Paul McCartney was onto something when he sang, “The love you take is equal to the love you make.”
Generosity might make you seem more attractive, according to a new study published in Nonprofit and Voluntary Sector Quarterly. The study, co-authored by Indiana University associate professor Sara Konrath and University of Pennsylvania professor Femida Handy, confirms some common notions of beauty while refuting others.
Over three large studies that focused on different ages, Konrath and Handy asked two major questions: Are people who practice more giving behaviors rated as more physically attractive? And are more physically attractive people more likely to practice these giving behaviors?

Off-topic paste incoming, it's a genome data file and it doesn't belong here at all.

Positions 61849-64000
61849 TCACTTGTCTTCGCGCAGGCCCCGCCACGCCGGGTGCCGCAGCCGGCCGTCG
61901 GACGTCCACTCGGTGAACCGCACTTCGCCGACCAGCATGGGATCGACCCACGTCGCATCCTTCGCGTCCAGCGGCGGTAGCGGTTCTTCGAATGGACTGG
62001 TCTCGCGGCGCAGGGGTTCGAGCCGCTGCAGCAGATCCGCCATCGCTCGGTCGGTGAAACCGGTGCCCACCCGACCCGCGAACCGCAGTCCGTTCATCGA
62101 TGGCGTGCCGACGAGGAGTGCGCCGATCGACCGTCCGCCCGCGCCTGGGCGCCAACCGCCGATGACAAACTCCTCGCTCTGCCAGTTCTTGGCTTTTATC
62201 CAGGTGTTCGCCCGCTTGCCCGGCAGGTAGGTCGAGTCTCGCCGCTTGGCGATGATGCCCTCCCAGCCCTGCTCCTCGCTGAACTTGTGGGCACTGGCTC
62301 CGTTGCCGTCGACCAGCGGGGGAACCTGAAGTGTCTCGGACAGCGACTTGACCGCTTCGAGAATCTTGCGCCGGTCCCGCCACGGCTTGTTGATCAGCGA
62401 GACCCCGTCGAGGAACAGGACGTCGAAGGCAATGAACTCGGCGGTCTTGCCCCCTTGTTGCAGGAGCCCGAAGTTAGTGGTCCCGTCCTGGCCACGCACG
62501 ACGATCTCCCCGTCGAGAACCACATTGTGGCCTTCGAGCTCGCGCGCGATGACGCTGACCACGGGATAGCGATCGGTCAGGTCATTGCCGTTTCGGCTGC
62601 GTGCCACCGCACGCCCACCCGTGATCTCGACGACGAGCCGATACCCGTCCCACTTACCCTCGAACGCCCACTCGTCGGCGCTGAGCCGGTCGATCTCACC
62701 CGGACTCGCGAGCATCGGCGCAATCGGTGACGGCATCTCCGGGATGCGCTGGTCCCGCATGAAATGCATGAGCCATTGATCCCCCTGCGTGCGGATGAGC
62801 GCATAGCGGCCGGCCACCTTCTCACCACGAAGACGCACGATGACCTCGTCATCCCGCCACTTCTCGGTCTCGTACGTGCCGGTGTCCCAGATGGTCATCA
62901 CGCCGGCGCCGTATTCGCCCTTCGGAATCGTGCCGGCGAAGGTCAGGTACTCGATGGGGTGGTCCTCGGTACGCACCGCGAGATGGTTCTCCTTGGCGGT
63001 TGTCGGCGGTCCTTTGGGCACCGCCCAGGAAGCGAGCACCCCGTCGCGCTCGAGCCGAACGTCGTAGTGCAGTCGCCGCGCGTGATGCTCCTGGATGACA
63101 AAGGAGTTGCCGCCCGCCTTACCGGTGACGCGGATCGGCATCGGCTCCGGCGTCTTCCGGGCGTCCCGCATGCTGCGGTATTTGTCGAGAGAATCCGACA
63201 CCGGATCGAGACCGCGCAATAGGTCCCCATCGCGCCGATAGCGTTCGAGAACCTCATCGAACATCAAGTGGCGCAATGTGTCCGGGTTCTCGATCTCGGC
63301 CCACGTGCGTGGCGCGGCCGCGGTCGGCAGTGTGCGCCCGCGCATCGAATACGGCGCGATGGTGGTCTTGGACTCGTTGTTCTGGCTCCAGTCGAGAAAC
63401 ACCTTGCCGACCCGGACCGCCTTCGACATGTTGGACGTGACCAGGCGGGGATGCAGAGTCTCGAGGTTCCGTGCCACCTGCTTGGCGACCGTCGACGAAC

The study noted “the halo effect wherein more physically attractive people are perceived to be good, and the reverse halo that good is seen as beautiful. Yet research has rarely examined the evidence linking the beautiful with the good, or the reverse, without the halo effect.”
According to futurity.org, which highlights research from top universities, this new study had participants rate physical attractiveness without any info about the giving behaviors of those being rated. This helped researchers determine the true correlation between physical attractiveness and charitable acts. And the correlation was strong.
According to Konrath, this new study has real value because it challenges the notion that physically attractive people are inherently more vain.